FDA Updates Nutrition Facts Panel on Food Labels

The Nutrition Facts panel on most packaged food labels will be getting a whole new look. The FDA has announced new food labeling guidelines that reflect breakthroughs in nutrition research and aim to help consumers make informed food choices. For most food manufacturers, the changes will have to be made by July 26, 2018; however, manufacturers with annual food sales under $10 million will have an extra year to comply. Here are some of the key updates:

  • Serving size revamp. Serving sizes will be updated to reflect the amount of food people actually eat, which has changed since the last serving size revision in 1993. Foods that are typically consumed in one sitting, such as a 20 ounce soda, will be required to be labeled as one serving.
  • "Per package" labeling. Products containing multiple servings will include calorie and nutrition information for both “per serving” and “per package” to ensure people understand how many calories and nutrients they are getting if they consume the entire package at one time.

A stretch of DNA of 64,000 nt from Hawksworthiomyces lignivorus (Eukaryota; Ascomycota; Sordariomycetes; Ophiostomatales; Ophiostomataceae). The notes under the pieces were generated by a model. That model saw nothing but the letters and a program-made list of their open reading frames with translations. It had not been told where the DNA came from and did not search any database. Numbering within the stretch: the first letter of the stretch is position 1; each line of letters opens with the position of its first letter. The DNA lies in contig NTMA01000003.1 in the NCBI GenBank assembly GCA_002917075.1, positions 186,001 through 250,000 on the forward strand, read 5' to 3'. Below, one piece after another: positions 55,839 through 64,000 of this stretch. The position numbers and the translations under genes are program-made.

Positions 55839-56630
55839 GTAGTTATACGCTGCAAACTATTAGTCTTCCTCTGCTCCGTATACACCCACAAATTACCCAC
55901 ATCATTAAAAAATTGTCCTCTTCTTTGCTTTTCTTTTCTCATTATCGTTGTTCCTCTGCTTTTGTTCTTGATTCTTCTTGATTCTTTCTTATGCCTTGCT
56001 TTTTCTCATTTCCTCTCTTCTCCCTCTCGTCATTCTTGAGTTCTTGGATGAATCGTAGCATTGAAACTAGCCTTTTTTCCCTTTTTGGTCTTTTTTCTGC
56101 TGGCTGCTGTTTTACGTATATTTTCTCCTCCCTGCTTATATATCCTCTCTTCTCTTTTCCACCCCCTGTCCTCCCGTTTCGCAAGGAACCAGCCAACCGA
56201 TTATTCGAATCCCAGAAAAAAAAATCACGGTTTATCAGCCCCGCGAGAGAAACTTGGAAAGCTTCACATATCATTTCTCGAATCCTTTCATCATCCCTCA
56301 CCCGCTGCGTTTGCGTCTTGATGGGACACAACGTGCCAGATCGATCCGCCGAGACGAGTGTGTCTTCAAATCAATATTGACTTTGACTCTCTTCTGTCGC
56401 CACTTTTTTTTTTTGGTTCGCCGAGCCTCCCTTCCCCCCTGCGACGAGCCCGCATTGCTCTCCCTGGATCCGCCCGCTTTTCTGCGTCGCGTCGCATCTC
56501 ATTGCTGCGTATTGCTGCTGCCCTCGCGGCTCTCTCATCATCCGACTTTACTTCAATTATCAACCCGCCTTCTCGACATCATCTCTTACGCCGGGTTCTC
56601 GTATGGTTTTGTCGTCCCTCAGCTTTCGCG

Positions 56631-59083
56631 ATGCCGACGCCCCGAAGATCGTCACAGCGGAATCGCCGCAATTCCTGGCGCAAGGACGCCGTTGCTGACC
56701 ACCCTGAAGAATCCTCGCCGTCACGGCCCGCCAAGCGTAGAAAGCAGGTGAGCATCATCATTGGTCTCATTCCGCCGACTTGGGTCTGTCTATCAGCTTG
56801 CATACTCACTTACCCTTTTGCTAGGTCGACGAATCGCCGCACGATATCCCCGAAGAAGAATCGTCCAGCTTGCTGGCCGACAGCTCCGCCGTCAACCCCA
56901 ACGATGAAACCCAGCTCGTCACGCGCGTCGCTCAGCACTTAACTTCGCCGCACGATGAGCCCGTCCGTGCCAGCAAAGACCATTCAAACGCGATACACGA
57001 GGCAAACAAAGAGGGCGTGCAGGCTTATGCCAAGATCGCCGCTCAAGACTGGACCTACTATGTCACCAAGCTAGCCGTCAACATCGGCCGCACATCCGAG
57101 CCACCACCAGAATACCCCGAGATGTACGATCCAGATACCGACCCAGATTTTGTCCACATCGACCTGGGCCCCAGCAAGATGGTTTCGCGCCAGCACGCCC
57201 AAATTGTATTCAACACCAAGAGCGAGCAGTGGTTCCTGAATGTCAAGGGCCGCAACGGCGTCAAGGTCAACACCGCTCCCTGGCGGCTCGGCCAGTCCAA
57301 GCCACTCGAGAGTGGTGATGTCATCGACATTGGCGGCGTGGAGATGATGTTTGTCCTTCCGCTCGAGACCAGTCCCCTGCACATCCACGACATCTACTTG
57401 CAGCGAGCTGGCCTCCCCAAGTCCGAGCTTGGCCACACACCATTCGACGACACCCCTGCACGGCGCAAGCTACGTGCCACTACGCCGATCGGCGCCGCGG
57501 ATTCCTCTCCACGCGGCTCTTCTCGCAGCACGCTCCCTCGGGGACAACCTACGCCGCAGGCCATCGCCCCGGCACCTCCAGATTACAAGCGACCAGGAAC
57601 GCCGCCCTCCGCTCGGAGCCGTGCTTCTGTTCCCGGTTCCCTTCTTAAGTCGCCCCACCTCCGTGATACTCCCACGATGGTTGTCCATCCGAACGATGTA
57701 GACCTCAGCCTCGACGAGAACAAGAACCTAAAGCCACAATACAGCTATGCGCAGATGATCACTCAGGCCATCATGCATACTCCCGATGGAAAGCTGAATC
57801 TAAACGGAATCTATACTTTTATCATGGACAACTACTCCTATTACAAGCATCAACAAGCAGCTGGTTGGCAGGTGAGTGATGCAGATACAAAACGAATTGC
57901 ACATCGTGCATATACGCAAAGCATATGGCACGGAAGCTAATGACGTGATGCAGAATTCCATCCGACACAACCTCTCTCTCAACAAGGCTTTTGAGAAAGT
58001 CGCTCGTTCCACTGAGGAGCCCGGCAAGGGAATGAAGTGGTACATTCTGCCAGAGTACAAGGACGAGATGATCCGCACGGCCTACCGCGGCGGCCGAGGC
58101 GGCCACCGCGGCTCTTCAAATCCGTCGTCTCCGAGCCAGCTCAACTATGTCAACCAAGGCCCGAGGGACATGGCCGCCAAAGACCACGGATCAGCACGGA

• Calorie redesign. The calorie count will be listed in type that is much larger than the rest of the label elements.
  • Adding “added sugars.” In addition to natural sugars (such as those naturally present in fruits and dairy), total grams and the percent daily value (%DV) of added sugars will also be listed to indicate how much sugar was added during processing. This is crucial for consumers, as research shows that getting more than 10% of your daily calories from added sugars makes it difficult to meet daily nutritional needs.
  • Changing daily values. Daily values will be updated for nutrients like sodium, dietary fiber, and vitamin D to mirror current daily intake recommendations from the 2015–2020 Dietary Guidelines for Americans.
  • Essential vitamins information. In addition to listing the %DV, total grams of vitamin D and potassium will be included to aid those at risk for deficiencies. Since deficiencies in vitamins A and C are rare, they will no longer be required to be listed.
  • Update to fat labeling. “Calories from Fat” will be removed as research now shows that the type of fat is more important that the amount of fat. “Total Fat,” “Saturated Fat,” and “Trans Fat” will still be required.

Source: FDA

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